This project consists of a detached garage with a two-story personal chapel, plus a separate ICF pool house. Both utilized innovative ICF construction techniques and top-quality craftsmanship and finishes.
José Calzada, the owner of the property, is a professional architect well-acquainted with the advantages of ICFs. In addition to several banks and retail stores, he designed his own company offices with Amvic ICF, and that's what he used on this job as well. He served as his own general contractor. He says, "The use of ICF in this project eliminated several other trades and allowed for the job to be fast-tracked to the owner's preference." It also allowed the project to come in at an extremely cost-effective price of $150 per sq. ft.
One of the most unique features of the garage and chapel is two-story walls that are deliberately canted several degrees off of vertical, achieving a tapered silhouette that brings to mind Spanish mission architecture. The style is further accented by the finishes chosen: salvaged brick that closely imitates centuries-old adobe, tiled interior, and a set of antique ornamental doors from India.
However, pouring walls deliberately out of plumb required careful engineering. In the end, it was supported by regular turnbuckle bracing—set 24" on center instead of the usual five or six feet—and filled in smaller lifts to allow the concrete to set as much as possible before pouring the next layer of concrete.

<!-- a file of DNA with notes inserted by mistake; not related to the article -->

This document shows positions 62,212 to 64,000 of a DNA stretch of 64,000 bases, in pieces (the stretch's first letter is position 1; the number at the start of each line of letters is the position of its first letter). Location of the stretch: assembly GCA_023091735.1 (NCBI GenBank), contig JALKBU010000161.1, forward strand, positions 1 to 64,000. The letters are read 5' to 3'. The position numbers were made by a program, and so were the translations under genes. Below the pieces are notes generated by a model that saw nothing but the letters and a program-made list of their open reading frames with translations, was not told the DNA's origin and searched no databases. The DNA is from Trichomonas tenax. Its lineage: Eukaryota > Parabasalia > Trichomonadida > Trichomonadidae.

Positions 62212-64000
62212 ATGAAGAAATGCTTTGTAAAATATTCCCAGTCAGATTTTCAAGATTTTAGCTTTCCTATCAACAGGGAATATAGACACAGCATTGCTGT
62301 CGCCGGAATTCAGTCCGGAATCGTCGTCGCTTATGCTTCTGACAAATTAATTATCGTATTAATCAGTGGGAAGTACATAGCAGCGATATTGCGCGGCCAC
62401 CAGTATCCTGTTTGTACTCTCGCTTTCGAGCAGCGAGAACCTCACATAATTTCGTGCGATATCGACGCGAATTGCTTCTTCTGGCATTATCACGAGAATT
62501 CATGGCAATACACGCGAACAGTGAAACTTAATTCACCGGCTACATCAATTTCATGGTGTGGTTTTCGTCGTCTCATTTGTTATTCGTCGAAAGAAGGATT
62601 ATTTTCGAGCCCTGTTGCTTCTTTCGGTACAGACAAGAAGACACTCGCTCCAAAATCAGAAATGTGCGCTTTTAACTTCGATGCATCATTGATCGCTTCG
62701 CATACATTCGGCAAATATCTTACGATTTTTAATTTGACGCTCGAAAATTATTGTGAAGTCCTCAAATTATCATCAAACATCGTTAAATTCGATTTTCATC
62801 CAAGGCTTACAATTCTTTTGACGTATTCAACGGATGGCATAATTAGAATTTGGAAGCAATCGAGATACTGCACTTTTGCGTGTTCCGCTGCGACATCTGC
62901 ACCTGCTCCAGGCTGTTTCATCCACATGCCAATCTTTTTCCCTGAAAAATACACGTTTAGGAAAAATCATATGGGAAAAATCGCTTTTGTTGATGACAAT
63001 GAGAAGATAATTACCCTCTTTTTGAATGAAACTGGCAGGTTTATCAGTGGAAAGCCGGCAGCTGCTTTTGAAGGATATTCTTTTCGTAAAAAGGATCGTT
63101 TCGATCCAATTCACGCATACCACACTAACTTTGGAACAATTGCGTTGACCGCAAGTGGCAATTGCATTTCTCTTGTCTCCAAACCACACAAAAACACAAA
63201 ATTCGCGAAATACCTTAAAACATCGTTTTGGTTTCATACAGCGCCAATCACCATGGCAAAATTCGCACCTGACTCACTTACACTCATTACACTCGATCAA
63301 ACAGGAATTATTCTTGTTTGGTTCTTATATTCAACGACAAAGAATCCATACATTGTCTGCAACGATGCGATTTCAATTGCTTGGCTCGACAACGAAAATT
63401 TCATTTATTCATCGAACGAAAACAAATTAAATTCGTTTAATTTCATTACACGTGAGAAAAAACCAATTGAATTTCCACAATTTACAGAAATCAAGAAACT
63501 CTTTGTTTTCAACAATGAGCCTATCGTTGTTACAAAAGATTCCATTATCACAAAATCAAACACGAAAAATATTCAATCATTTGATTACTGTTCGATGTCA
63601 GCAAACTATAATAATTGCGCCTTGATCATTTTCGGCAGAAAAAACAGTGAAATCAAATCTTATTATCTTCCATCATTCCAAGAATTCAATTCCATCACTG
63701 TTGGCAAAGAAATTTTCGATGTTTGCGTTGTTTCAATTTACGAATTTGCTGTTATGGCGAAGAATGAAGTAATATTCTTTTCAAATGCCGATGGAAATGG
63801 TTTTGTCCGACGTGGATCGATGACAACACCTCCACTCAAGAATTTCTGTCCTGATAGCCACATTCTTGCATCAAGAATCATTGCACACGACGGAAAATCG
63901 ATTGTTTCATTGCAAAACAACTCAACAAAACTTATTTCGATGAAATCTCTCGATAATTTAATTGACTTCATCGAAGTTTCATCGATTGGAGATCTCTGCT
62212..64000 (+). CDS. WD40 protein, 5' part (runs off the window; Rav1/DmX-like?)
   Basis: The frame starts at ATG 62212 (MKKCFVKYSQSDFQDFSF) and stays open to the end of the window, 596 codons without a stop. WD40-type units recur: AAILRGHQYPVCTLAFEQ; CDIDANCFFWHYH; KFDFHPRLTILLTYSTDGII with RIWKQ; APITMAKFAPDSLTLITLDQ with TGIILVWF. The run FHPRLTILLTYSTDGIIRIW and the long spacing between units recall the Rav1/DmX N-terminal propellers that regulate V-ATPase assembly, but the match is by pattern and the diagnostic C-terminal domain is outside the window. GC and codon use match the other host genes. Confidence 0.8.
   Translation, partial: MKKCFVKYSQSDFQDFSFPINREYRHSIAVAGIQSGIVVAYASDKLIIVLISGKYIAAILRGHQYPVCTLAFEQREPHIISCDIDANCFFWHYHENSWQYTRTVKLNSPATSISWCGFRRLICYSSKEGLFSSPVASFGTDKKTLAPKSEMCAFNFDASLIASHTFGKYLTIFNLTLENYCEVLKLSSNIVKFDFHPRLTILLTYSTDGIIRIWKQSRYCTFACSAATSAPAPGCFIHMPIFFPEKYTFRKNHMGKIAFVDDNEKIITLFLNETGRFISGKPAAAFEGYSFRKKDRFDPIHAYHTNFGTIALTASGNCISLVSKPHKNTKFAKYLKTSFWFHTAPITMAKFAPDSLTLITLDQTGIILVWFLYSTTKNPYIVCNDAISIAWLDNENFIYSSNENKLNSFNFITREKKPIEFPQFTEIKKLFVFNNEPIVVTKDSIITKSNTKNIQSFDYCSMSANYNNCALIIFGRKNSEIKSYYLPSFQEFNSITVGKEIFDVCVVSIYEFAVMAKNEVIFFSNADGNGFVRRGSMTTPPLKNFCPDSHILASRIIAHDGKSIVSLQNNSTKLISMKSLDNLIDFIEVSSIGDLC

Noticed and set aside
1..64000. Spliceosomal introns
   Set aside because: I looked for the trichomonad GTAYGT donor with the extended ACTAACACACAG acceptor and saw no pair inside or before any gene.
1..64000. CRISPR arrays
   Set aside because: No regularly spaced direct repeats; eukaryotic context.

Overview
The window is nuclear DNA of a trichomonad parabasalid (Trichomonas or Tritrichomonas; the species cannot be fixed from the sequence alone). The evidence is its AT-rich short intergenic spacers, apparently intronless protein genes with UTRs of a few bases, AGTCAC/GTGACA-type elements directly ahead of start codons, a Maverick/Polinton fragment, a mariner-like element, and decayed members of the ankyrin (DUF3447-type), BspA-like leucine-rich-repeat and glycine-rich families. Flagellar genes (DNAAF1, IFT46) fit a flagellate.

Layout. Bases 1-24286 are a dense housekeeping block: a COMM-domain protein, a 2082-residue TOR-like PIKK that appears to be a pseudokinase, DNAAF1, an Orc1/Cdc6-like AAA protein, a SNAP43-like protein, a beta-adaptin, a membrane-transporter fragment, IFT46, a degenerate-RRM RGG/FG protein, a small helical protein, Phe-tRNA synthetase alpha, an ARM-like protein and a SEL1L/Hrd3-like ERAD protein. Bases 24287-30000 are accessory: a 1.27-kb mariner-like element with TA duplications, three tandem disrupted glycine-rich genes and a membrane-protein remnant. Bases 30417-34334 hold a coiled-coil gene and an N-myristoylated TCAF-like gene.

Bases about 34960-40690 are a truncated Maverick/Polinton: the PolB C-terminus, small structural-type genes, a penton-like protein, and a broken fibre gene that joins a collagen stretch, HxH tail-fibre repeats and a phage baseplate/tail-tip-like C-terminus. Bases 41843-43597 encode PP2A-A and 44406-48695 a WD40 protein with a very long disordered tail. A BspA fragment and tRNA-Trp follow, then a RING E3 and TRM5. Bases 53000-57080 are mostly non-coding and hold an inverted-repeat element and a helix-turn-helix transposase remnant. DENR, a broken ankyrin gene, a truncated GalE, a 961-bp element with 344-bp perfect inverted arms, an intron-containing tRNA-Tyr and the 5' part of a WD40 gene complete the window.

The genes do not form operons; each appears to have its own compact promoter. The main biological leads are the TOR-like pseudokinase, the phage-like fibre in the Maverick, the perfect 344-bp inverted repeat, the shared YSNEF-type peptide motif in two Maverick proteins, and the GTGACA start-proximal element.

The pool was equally innovative. Inspired by a trip to Europe, Calzada wanted to replicate the atmosphere of a cozy grotto. He leaned toward a barrel-vault roof, but due to humidity concerns, he wanted foam-and-concrete. He got both by using AmDeck's foam deck planks to create one of the first curved ICF roofs ever. Getting the concrete to stay in place would prove difficult, as the roof had a 30% slope at the eaves. Calzada says, "To remedy this issue, the roof was poured with a row of 15 men side-by-side with shovels, throwing the concrete towards the top of the barrel."
Similar to the chapel, the interior of the pool house is finished with intricate masonry work. The ceiling is finished with cedar planks. A fire pit beside the pool is surrounded by color-changing LEDS to match any mood.
Calzada says he designed the pool room to be a getaway space, and in the months since completion, he's been very favorably impressed with how ICFs contribute to the intended tranquility and calmness.
The finished structures are surrounded by mature trees, which were carefully preserved during construction. In some cases, the distance between the trees and the ICF walls are as little as four inches.
"It took a lot of risk, thinking, and attention to detail to accomplish," Calzada says. "This project has tested the limits of ICF construction and was an eye-opener for all parties involved, expanding their skill sets and achieving new design elements that were previously avoided in the past. The success in using ICF construction to build the barrel vault ceiling and slanted walls will expand the future possibilities of ICF construction in the region and will serve as a great example to encourage others to look for new and better ways to build more efficiently."